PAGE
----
Bruce’s rant wasn’t as much of a rant this year as it was a cautious meditation on the state of technology and information, but it was still good as always. I’ve found his speeches to be a good starting point to tying all that’s SXSW together, a process for me that usually takes a couple weeks if not a full month or so. There’s a lot of great things to take from the conversations, panels and demos, but where things really get interesting is where those ideas start cross-referencing each other, kind of like an absurdly cross-linked mental Wikipedia.

Overall, I thought the conference was pretty good this year, although I ran into many who were disappointed in it. I hit a lot of mobile device panels, all of which were useful. In all, there were only three or four panels I didn’t really find that interesting, and in the end only skipped out of one. (Last year, I skipped out of 1-2 panels each day.) The vibe was less corporate than last year too, while not being stupidly anti-business as some earlier years.

If I had to pick one main problem this year, it was the physical organization of the panels. The Interactive conference was split in half, and you basically had to pack a suitcase to go from one end to the other. Not only did this make it impractical to go to some panel combinations, it made it much more difficult to run into people in the halls. Even with the huge crowd that arrived for last year’s conference, it was still relatively easy to run into people in the halls. This year I had to literally search people out. I was pretty worn out last night, but went to the closing party anyway in hopes of connecting with some of those I missed. (Many of them were there doing the same thing, so at least that worked out.)

Could I have planned ahead? Yes, but in the past it wasn’t necessary. Running into people was just something that happened. Besides, planning too much removes a lot of the wonderous serendipity that makes SXSW so great. This poor organization was basically an all-out assault on the heart and soul of the conference.

It can recover next year, of course. Just make sure all the damn rooms are together.

Well, I’m getting a bit hungry, so I’m going to grab a bite before we have to get onboard. Goodbye Austin, I’ll see you next year.

Posted in SXSW at 5:15 pm

Quality of SXSWi Panel Notes


FYI: I’ll go through and edit all of them later. Lots of link fixing, spelling crap and other issues to resolve.

Posted in SXSW,SXSW Panels,Uncategorized at 2:06 pm

SXSWi Panel: After Bust 2.0


Bianchini (Ning) / Hornik () / Hellweg (Harvard Business Review) / Rocherolle () / Sippey (VP product Six Apart) / Becker

Q: When is it going to fall apart and why?

Bianchini:  I don’t think it’s all going to fall apart.  We have 1.2 billion online.  Lots of opportunity to make money and make a living.  Much better than when building a company only for the future.  Like anything, some will make it, some won’t.  Fundamentally different than seven or eight years ago.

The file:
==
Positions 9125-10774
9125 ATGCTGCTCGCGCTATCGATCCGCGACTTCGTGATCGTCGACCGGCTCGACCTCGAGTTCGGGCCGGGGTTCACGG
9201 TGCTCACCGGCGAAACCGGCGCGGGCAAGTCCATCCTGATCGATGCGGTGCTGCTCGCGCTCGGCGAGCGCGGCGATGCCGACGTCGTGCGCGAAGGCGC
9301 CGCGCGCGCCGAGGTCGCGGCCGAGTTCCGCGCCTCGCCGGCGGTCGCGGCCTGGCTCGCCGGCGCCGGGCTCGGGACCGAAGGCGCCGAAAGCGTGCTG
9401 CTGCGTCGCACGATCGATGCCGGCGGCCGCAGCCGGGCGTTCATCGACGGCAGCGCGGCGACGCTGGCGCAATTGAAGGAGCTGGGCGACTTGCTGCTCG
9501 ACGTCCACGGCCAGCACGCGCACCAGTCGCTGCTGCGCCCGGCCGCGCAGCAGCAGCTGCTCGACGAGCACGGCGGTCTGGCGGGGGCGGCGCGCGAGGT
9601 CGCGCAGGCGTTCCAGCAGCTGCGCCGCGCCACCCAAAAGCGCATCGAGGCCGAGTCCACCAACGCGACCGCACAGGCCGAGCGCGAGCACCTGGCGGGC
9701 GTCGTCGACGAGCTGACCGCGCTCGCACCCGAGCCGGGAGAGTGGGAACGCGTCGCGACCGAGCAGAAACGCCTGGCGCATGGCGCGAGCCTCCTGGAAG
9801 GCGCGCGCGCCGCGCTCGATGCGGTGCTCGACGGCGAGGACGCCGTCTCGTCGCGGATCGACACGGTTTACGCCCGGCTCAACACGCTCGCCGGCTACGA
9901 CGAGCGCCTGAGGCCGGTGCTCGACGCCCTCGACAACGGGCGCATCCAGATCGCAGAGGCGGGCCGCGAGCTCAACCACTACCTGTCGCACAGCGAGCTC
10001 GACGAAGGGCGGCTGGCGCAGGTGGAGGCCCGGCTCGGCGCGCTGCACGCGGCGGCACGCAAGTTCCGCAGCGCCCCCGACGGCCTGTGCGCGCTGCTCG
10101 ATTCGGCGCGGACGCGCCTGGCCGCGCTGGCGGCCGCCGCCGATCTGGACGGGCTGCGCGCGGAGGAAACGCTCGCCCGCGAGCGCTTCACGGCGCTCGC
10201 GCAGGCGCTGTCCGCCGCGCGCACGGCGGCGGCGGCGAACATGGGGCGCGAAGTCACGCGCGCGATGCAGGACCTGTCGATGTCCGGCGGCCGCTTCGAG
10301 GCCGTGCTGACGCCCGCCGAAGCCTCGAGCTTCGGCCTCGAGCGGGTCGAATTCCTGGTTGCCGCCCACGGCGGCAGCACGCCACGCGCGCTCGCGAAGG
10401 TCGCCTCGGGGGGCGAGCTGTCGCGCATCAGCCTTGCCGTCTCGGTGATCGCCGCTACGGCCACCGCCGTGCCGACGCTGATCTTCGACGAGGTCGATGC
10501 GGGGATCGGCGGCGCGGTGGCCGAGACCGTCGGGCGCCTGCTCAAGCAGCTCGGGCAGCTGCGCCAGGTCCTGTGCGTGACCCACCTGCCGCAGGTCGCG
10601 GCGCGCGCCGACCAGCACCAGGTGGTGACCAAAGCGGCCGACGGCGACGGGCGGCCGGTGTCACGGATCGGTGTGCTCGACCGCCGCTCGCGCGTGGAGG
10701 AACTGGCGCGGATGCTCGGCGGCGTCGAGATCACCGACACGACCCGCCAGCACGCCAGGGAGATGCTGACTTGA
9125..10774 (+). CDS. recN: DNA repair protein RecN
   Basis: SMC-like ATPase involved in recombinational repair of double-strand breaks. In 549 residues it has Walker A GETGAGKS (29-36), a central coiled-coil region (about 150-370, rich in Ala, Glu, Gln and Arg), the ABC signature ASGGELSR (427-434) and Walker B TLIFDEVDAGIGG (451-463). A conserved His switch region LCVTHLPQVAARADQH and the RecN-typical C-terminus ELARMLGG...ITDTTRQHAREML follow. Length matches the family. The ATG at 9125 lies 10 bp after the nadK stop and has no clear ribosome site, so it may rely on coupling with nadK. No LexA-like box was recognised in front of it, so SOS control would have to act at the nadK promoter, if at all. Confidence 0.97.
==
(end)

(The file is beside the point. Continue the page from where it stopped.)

Hellweg:  Kind of agree, but kind of disagree.  Costs are much smaller than they used to be.  Still headed towards a shakup, not a catastrophic one.  Private equity rather than IPOs.

Sippey:  If your’e building a real business with real customers with private equity, that’s a different dynamic than 2000.

Bianchini:  If you can start up something for a couple hunder a month rather than 500 million, you don’t need to make that much to make money.

Sippey:  There is a risk with the number of people spending money on advertising.  If that doesn’t grow, people who’s business is based on advertising may not work.

People now understand that you have to run a metrics-driven busienss and know where the money comes from.  And now hardware is cheaper , software is free, etc.  It’s a different time.

Becker:  One of the best ways to do something today is to go back to 98 or 99, find someting that didn’t work, and do it again.

Bianchini: People are building companies to be good to their customers not to look good to VCs.

Q:  Are big companies going to have a bust when smaller companies steal resources and talent?  How do you see big companies reacting, or overreaching?

Q:  But isn’t the market going to mature and then something else will come along to shake others out of the market?

Bianchini:  There will always be survival of the fittest.

Becker:  Also in the Internet market failure isn’t rewarded, but it’s not necessarily looked down upon either.  People understand it’s a dynamic environment.  Flickr, dogster, and others happened during the bust in 2002 and 03.

Q:  Human resources are getting expensive again.  Are there ways to avoid this cycle better this time around?  Offshore options?

Rocherolle:  Whenever salaries go up, think about value of investing in that salary?  Hold off on hiring, look at offshoring, etc.

Hornik:  Talks to a lot of boards about oursourcing.  But when building and figuring out a company, the worst thing you could do is create a huge distance between you and those doing the work.  Focus has to be on building the best service you can.